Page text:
I noted the other day that the Republican attacks on Democratic platform changes were not confined to recognizing Jerusalem as the capital of Israel.
Another change the Republican Jewish Coaliton and others have noted is the removal of language calling for the return of refugees to a Palestinian state and not to Israel.
I’ve not heard that the pro-Israel community is so exercised about this one (the big issue was Jerusalem, which the Democrats reinstated) — and I noted that it does not appear in the GOP platform either.
I also linked to the entire platforms for readers to contrast and compare.
Turns out I shoulda been doing a little more contrasting and comparing myself.
The Republicans also removed refugee language from their 2012 platform that appeared in their 2008 platform.
The U.S. seeks a comprehensive and lasting peace in the Middle East, negotiated between the parties themselves, without the imposition of an artificial timetable, and without the demand that Israel deal with entities which continue to pledge her destruction. At the heart of any peace process must be a mutual commitment to resolve all issues through negotiation. Part of that process must be a just, fair, and realistic framework for dealing with the Palestinian refugee issue. Like all other elements in a meaningful agreement, this matter can be settled only on the basis of mutually agreed changes that reflect today’s realities as well as tomorrow’s hopes.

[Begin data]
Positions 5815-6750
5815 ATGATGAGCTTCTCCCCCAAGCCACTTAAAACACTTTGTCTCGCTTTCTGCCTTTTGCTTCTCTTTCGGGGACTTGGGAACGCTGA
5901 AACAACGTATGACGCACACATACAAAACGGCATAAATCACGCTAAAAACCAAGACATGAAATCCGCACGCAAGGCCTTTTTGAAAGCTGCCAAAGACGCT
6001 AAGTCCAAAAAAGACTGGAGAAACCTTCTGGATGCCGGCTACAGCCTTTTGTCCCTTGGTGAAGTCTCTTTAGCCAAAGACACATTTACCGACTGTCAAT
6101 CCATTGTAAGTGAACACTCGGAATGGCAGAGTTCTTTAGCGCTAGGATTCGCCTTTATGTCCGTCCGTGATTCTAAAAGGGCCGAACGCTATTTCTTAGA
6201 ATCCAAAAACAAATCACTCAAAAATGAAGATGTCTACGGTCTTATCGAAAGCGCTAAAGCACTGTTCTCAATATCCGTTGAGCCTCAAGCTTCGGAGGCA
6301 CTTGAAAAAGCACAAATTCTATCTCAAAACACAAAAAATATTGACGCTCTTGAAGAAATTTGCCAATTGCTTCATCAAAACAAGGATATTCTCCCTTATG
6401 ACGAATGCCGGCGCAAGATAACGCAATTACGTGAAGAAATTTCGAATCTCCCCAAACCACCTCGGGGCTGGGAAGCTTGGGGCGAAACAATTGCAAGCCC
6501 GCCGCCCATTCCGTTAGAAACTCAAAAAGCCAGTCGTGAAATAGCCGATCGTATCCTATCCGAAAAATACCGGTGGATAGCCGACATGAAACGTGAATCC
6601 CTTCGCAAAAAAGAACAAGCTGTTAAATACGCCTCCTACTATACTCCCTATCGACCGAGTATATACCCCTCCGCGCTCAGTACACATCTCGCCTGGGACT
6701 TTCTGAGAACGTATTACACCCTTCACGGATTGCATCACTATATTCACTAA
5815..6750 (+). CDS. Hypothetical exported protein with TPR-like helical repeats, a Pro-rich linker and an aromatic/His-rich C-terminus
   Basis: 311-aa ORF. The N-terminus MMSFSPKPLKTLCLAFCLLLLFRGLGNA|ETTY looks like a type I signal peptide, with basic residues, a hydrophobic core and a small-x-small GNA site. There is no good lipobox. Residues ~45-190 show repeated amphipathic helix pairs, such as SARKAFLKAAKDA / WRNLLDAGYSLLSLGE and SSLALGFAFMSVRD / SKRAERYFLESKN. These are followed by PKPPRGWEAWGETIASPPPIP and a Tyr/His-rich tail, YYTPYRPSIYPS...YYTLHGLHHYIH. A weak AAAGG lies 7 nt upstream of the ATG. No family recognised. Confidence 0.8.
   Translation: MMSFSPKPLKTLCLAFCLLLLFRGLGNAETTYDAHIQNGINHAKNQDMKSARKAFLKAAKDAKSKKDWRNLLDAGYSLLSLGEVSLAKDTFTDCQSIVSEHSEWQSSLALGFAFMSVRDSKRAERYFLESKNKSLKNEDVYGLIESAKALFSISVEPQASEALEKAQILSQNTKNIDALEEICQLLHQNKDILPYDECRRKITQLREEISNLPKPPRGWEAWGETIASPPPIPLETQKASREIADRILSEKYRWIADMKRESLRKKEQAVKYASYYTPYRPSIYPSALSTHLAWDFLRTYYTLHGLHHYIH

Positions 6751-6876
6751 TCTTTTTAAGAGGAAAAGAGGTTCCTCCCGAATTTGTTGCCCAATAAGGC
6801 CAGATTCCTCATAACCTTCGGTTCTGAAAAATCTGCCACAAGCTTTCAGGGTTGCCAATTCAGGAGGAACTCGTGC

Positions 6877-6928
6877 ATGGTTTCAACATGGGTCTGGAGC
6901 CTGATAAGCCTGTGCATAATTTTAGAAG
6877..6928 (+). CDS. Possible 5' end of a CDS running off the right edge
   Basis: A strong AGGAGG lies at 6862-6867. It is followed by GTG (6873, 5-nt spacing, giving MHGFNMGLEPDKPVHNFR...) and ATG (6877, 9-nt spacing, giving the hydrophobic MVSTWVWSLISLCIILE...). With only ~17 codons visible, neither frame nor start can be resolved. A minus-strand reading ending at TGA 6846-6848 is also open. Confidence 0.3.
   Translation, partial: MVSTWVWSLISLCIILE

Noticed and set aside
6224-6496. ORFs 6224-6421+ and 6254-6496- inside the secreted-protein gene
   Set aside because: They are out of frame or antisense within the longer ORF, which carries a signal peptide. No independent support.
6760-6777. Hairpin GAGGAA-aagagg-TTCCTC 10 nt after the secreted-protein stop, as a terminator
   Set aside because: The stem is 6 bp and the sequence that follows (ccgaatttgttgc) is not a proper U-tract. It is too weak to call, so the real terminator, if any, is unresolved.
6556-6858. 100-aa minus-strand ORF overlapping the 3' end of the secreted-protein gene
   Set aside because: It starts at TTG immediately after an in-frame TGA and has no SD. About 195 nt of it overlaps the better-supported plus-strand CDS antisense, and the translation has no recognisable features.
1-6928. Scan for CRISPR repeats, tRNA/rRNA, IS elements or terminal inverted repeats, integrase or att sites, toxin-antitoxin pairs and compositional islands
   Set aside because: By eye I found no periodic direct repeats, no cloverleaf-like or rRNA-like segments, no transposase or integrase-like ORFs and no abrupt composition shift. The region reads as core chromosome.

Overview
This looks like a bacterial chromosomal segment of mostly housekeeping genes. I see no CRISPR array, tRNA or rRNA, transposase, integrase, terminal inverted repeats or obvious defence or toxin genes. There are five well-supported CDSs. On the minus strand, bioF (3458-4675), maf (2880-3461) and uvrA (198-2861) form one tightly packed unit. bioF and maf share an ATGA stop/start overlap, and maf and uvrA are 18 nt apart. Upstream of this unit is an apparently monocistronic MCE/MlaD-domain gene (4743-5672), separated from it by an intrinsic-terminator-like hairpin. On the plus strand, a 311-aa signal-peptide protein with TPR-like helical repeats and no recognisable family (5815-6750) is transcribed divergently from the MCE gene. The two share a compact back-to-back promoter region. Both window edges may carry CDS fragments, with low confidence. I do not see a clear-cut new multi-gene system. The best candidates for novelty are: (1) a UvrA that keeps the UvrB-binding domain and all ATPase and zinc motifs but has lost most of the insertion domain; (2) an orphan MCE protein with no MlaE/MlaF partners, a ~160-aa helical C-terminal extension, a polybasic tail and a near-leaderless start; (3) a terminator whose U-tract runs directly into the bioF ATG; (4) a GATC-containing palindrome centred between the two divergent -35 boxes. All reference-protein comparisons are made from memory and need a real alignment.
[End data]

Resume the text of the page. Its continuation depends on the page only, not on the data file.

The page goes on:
The U.S. seeks a comprehensive and lasting peace in the Middle East, negotiated between the parties themselves with the assistance of the U.S., without the imposition of an artificial timetable. Essential to that process will be a just, fair, and realistic framework for dealing with the issues that can be settled on the basis of mutually agreed changes reflecting today’s realities as well as tomorrow’s hopes.
For what its worth, the 2008 Democratic Party platform language is also stronger than what the Republicans had in their platforms from either year. It calls for a clear resettlement plan in Palestine; the Republicans leave that open in both cases.
The creation of a Palestinian state through final status negotiations, together with an international compensation mechanism, should resolve the issue of Palestinian refugees by allowing them to settle there, rather than in Israel.
As I’ve noted, the Republicans also softened their language on recognizing Jerusalem as Israel’s capital, removing the word "undivided," and as well as a call to move the embassy to Jerusalem. I have yet to hear from the RNC about these removals.